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November 1999

Managing: Technology

Clicks and Mortar

Polygon members discuss Internet strategy at conclave

Know your competition and rethink the way you do business, Internet experts told retail jewelers at the recent Polygon Internet Conclave in Seattle, WA.

To commemorate the millennium and address fast-changing business structures, Polygon of Dillon, CO, dedicated its regular membership meeting to a slate of seminars about doing business on-line. Retailers and suppliers debated their own Internet business strategies.

Jewelry and the Internet

A customer walks into your jewelry store with printouts of diamond selections from Internet Diamonds, the well-funded company that claims to be the largest retailer of diamonds on-line. The list price for the customer's desired diamond is only $100 above your cost for a diamond of the same characteristics. Do you let the customer walk or lower your price to compete?

This question started the conclave's "war room" session, moderated by Rich Goldstein, president of iJeweler, Austin, TX. Audience members were divided on how to handle the increasingly common issue.

The Internet allows customers to be just as educated as the average salesperson. "When customers come in with that kind of power, things change," said one jeweler. "You'll eventually make money from this guy on other things – someday, you'll have the chance to sell him pearls for his anniversary or something. But don't lose him to the Internet." Many agreed jewelers will make their margins in the future with add-on sales, custom designs and mountings, repairs and appraisals.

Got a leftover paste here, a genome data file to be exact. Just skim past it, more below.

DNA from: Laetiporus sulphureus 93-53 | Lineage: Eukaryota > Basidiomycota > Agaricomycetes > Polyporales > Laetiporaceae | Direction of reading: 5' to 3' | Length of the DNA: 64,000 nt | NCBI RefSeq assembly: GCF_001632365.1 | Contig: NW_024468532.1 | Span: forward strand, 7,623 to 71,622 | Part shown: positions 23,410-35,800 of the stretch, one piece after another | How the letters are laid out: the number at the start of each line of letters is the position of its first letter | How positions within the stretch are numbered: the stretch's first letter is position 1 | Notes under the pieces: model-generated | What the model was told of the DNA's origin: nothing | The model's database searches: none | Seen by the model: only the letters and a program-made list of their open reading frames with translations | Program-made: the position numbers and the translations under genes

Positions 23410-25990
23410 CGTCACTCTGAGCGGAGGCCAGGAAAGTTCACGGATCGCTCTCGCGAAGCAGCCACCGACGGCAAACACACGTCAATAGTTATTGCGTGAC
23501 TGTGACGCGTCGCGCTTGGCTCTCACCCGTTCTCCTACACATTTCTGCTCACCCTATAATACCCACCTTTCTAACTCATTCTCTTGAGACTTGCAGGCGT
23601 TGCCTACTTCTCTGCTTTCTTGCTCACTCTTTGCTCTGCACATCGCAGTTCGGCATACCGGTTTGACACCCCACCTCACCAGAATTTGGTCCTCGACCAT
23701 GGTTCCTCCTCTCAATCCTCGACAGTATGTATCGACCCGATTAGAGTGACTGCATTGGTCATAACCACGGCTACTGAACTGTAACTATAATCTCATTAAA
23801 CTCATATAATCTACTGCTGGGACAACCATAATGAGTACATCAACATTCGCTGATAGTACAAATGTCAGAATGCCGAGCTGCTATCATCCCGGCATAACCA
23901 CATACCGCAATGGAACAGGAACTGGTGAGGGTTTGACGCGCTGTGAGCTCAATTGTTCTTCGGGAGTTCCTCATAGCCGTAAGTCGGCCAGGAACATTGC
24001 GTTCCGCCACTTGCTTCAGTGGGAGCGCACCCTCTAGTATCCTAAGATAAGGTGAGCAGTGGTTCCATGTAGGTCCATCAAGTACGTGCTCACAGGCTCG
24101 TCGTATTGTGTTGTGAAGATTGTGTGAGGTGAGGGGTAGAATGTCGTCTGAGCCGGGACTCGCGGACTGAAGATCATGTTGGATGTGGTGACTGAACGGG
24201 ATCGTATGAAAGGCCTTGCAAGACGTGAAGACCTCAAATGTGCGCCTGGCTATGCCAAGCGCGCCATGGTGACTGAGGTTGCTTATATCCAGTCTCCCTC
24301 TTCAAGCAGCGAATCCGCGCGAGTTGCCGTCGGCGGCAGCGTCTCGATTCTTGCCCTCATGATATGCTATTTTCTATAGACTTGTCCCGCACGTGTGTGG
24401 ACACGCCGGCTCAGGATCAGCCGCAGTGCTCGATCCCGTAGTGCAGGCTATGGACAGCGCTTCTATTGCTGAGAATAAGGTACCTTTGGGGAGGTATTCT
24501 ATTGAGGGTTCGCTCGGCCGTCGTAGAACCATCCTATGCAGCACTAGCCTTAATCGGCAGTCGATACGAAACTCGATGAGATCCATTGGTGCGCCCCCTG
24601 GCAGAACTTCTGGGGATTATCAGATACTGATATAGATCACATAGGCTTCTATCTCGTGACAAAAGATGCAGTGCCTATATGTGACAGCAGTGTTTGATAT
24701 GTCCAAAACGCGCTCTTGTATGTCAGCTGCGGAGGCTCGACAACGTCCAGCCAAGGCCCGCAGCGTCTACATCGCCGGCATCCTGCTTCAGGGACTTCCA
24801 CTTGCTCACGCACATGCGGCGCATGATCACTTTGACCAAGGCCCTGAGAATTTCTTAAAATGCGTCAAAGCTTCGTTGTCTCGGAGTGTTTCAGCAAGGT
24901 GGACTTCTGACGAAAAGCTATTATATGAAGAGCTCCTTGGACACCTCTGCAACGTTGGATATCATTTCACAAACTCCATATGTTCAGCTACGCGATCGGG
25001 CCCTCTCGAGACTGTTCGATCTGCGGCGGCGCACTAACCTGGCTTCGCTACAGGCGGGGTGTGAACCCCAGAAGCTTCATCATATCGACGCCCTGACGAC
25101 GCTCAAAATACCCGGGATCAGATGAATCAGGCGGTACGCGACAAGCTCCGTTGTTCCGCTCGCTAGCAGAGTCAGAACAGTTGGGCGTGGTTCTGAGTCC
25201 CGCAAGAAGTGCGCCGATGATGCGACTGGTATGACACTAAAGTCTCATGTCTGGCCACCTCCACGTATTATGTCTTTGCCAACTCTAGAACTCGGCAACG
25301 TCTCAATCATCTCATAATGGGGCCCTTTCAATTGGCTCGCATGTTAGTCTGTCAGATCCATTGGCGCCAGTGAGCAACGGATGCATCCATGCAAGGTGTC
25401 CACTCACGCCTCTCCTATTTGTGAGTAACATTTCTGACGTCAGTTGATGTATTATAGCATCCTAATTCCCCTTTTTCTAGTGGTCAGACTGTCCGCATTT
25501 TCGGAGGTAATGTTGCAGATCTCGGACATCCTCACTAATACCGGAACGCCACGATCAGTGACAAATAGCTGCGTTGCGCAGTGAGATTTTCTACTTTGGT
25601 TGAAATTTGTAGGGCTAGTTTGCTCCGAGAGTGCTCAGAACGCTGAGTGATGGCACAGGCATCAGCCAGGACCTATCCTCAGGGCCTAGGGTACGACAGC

But a few audience members strongly opposed price cutting. "What if word gets out you're discounting?" asked one retailer. "Someone who's been a loyal customer for 10 years may ask why you didn't give him the best price." Others pointed out that, as retailers, they sell service. "Retail will always exist – people wouldn't still go to Nordstrom," where they get great service but pay much more.

Do it Yourself

A "clicks-and-mortar" strategy, combining the power of a retail store with the power of the Internet, will help traditional jewelers survive in the age of on-line retailing, said Polygon President Jacques Voorhees. At the very least, he said, retail jewelers must:

  • Get a Web site with a good Web site address.
  • Advertise your URL in your telephone book ad and on stationery and business cards.
  • Put an e-mail link on your Web site so customers can reach you; read and answer your e-mail regularly.
  • Collect e-mail addresses of customers and e-mail a greeting to them monthly.
  • Add samples of merchandise to your Web site.

If you'd like to do e-commerce on your site, it doesn't make sense to offer standard merchandise on a national basis because the competition is so fierce, Voorhees said. Instead, promote specialty goods and custom designs.

Also develop plans to deal with Internet competition. Investigate industry resources on the Web. Set a policy on whether you'll match Internet prices. Emphasize the trust and stability inherent in buying from a community jewelry store, and play up what you can do that the Internet can't. "Your salespeople can smile," Voorhees said. "Deliver a shopping experience."

by Stacey King

Copyright © 1999 by Bond Communications.


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